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Young adult dystopian characters like Insurgent’s Tris are inspiring their female fans to shatter the glass ceiling. Lionsgate Films

Girls on fire: political empowerment in young adult dystopia

By featuring girls who buck the conventions of their world – and ours – films like Insurgent inspire fans to enact real change.
A long list of commercial success stories has emerged from the self-publishing boom, sometimes with sales in the millions. Nicolas DECOOPMAN

Self-publishing matters – don’t let anyone tell you otherwise

It is still stigmatised, still seen as amateur, even as illegitimate, but self-publishing has truly arrived. We ignore it at our peril.
Austen periodically runs afoul of a particular kind of cultural hypocrisy. jamelah e.

Jane Austen is facing death by popularity … and men

Once pivotal to the English canon, Jane Austen has been adapted and readapted for Hollywood and Bollywood – and that kind of popularity comes at a cost.
Adam Smith used parables, morality tales, and canine analogies to explain his theories of economics. Kasper Flörchinger

How cute dogs help us understand Adam Smith’s ‘invisible hand’

A careful study of Adam Smith's Wealth of Nations reveals that its influence lies not in Smith’s ability to construct an argument – but in his skill as teller of tall tales.
A recent book of Brett Whiteley’s drawings reveals his extraordinary talents as a draughtsman. Wendy sleeping (1973). Pen, brush and brown ink. 29.9x33.4 cm. Brett Whiteley Estate © Wendy Whiteley. Beagle Press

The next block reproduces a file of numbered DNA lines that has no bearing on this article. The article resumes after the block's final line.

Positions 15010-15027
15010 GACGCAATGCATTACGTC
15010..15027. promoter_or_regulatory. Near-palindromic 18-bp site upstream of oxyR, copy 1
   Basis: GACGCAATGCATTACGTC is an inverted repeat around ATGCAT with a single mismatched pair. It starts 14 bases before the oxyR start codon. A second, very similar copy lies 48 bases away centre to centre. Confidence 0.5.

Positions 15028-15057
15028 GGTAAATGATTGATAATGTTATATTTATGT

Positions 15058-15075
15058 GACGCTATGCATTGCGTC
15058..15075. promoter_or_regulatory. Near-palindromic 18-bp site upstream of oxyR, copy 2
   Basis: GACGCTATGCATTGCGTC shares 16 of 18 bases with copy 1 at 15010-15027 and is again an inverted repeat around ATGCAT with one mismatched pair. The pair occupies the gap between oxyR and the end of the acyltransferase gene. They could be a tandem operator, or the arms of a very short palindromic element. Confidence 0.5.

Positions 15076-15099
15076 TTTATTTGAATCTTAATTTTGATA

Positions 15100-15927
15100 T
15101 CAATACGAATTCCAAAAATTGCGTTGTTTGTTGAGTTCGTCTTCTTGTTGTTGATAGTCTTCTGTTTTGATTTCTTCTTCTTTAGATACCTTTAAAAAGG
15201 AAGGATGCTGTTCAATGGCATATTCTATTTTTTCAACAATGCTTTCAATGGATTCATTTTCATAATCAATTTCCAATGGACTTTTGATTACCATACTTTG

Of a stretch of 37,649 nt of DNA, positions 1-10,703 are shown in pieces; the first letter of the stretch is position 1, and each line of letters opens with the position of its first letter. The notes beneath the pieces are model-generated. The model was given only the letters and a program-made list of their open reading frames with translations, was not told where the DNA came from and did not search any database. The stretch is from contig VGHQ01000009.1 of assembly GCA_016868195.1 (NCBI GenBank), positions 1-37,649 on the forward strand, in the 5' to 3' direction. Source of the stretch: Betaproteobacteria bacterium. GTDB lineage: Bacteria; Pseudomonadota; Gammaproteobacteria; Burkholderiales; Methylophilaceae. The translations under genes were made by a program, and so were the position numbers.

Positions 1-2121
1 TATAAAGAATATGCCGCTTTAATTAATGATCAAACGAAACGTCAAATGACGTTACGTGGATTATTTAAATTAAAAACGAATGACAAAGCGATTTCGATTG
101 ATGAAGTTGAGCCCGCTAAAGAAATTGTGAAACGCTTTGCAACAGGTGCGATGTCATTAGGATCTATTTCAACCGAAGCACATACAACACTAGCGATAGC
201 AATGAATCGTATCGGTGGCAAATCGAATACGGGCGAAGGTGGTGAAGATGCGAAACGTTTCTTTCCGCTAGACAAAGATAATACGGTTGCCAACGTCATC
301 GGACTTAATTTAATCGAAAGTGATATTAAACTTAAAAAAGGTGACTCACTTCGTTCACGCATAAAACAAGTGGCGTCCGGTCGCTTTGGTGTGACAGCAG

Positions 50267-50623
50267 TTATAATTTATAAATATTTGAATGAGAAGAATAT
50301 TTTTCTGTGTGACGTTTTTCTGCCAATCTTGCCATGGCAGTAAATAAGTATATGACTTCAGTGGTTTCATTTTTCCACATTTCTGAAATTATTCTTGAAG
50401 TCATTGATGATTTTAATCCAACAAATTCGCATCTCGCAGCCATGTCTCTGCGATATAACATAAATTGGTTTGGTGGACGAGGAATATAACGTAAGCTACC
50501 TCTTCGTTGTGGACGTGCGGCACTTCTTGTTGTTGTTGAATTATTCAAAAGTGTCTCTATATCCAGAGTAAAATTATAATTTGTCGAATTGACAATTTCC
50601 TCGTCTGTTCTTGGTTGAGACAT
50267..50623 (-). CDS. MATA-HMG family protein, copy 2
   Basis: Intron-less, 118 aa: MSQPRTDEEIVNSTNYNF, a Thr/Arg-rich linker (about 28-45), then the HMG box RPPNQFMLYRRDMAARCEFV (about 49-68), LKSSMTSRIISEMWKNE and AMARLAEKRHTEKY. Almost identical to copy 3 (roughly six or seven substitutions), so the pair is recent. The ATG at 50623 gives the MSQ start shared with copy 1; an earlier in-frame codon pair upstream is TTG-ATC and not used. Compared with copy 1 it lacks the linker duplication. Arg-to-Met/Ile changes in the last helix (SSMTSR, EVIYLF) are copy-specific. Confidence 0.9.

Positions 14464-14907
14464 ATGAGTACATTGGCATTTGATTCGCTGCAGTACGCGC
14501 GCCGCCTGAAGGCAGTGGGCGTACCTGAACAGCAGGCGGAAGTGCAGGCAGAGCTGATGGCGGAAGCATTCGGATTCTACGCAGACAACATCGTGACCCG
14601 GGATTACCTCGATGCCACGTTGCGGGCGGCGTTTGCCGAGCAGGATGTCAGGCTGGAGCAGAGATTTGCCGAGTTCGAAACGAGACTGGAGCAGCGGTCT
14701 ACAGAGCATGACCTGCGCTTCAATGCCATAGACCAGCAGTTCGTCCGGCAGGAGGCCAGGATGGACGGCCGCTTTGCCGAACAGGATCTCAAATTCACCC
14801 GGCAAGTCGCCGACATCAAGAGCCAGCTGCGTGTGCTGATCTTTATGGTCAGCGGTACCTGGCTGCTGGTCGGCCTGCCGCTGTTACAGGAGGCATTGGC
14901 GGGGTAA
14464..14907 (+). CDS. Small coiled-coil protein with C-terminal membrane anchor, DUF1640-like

Brett Whiteley’s drawings reveal the artist as a master draughtsman

Some 23 years after his death, Australian artist Brett Whitely's vision continues to have resonance and will likely remain a defining representation of late 20th century Australia.
The new waterfront in Australian literature: Parramatta. Lina Hayes/Flickr

The new Australian literary frontier: writing Western Sydney

Despite boasting a population of 2 million people – more than South Australia, the Northern Territory, Tasmania and the ACT combined – Western Sydney has, to date, had little impact on the literary pulse…
Reading about the beauty and destruction of the bushfire may help us live alongside it. Jason Verwey

Bushfires are burning bright in Australian letters and life

Historically, bushfires have played an important role in Australian literature, adding a touch of exoticism in fiction written for readers back in Europe, while also offering insights into the dangers…
Harper Lee, pictured circa 1962, has announced a return to the literary world. Wikimedia Commons

To Kill a Mockingbird, My Brilliant Career and long-lost ‘sequels’

By now there can be few people who don’t know Harper Lee’s supposedly long-lost manuscript, Go Set a Watchman, will be published in July. It will be the first book published by Lee since To Kill a Mockingbird…
Literary translation has occurred for centuries (the Bible is a prime example). And with Nobel Prize winners like French author Patrick Modiano, it’s unlikely to disappear anytime soon. Wikimedia Commons

Absorbed in translation: the art – and fun – of literary translation